Dear Family in Christ,
I hope you are doing as well as you could be. Perhaps, you are essential workers, thank you for all you do!!! Perhaps, you are home being patient, thank you for all you don’t do!!

Whether we like it or not, we have been learning so much about new ways of doing things. I try not to focus on what I miss these days, but sometimes I have to just imagine the moment of our worshiping together to remind me what is waiting for us at the end of this tunnel. And in the meantime, I’m so glad we can meet each other at a distance through streaming.

Over the course of the year, for each season of the church calendar I always learn new music. To be prepared, my organ practice is always one season ahead. I guess you could say I am living in the future as I am already playing Advent and Christmas music!

The other day when I was practicing I was thinking about how to connect people with music without being together for Christmas…then I had an idea!

I would like to put together a YouTube movie as Christmas greeting from
St. Andrew’s. To make this work I would like to come visit you outside of your door and video your Merry Christmas! in November. Once I’ve got everyone’s video messages I will put them together with a little Christmas music from the church. The movie will be posted on Christmas Eve. If you would like to be private, please no worries!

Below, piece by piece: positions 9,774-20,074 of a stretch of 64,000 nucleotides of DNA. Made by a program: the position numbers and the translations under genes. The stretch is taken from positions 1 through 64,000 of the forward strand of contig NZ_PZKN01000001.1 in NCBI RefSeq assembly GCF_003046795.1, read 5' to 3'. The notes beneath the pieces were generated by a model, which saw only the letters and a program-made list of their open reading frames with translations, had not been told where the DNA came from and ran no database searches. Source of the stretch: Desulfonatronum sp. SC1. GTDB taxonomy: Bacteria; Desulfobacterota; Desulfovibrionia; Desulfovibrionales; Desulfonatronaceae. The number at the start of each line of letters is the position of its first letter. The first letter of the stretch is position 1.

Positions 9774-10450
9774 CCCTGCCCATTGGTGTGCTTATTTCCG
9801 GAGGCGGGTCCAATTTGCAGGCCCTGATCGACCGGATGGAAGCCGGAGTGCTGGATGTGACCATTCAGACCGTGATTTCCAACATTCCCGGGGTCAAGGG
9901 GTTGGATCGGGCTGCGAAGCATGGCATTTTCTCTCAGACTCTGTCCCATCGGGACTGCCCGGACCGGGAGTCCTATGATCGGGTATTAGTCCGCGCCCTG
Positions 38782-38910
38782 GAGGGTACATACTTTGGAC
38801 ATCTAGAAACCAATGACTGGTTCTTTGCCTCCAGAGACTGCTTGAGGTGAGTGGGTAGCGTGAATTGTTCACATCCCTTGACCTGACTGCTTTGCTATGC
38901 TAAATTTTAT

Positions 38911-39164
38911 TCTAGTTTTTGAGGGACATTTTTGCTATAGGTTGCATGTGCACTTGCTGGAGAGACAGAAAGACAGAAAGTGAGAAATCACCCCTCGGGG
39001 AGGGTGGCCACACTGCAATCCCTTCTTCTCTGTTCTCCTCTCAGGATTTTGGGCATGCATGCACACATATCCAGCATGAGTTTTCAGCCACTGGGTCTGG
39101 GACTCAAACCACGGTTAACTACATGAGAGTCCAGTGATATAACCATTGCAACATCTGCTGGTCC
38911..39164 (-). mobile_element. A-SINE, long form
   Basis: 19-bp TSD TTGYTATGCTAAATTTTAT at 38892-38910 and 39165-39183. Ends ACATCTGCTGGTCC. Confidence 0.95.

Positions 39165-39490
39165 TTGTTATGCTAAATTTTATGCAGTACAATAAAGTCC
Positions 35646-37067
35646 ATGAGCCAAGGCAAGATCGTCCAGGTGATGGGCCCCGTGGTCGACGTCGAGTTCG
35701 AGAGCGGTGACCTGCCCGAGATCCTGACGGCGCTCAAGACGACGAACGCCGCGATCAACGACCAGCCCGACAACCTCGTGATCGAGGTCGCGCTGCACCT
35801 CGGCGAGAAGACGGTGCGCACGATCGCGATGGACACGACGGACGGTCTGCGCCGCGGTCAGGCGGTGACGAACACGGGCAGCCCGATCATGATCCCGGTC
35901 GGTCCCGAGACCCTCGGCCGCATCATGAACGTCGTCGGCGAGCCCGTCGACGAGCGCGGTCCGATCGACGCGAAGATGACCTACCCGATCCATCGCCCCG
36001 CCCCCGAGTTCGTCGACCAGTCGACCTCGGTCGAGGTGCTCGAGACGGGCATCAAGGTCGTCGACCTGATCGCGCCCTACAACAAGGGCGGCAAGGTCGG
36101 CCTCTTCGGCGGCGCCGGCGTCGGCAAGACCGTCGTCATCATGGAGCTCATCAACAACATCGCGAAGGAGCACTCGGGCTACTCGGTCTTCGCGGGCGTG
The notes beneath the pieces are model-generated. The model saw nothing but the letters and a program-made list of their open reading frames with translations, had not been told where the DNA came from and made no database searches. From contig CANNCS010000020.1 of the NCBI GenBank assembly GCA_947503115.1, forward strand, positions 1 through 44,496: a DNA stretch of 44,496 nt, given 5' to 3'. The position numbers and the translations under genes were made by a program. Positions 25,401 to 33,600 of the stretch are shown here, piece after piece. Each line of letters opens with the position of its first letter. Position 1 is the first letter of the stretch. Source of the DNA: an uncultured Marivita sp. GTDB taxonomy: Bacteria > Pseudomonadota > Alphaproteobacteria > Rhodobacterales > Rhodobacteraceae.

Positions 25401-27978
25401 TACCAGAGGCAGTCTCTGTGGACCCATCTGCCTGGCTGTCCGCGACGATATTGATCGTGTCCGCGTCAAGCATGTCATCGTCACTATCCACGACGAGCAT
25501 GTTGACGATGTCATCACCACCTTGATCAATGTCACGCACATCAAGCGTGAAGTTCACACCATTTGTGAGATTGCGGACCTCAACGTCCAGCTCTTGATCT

If you would like to be a part of this St. Andrew’s Christmas message, please let me know so that I can visit you in November. If you are fluent with technology, even better. Just make your message video and send it to me by email. Either way, if you would like to be a part of this project, please call me, text me, or e-mail me. Looking forward to this ministry opportunity as we share the joys of the holiday season, from a distance.

ZOOM in for our Tuesday Bible study

Fr. Martin offers our weekly Bible study on ZOOM every Tuesday from 11:00 a.m. to 12 Noon.

Here are the instructions for connecting:
Click on this link on Tuesday at 11:00 to join the waiting room for the meeting.
Meeting ID: 914 5583 4386                                  Password: 970640

We have just started the second letter to  Peter.. No preparation or homework is required. Just click on the link above at 11:00 a.m. Then say yes to the audio option and turn up your volume so that everyone can hear you.


Coming closer to God for Thanksgiving

This year Thanksgiving Day may not include the gatherings with family and friends that we usually enjoy. But let us observe this whole week leading up to Thanksgiving Day by practicing gratitude. It will help us enjoy a wonderful, if different, thanksgiving holiday.

Here are six ways to practice gratitude and get ready for Thanksgiving. (TNT, 11/18/20)

1.      Daily gratitude practice. Take time every day to acknowledge one thing (or more) that you are grateful for. You night do this at a meal with others, or write in a journal. Acknowledging and sharing what you are thankful for, no matter how small, can help begin or end the day with a more thankful mindset. You can share some of your gratitude notes in person or on-line on Thanksgiving Day.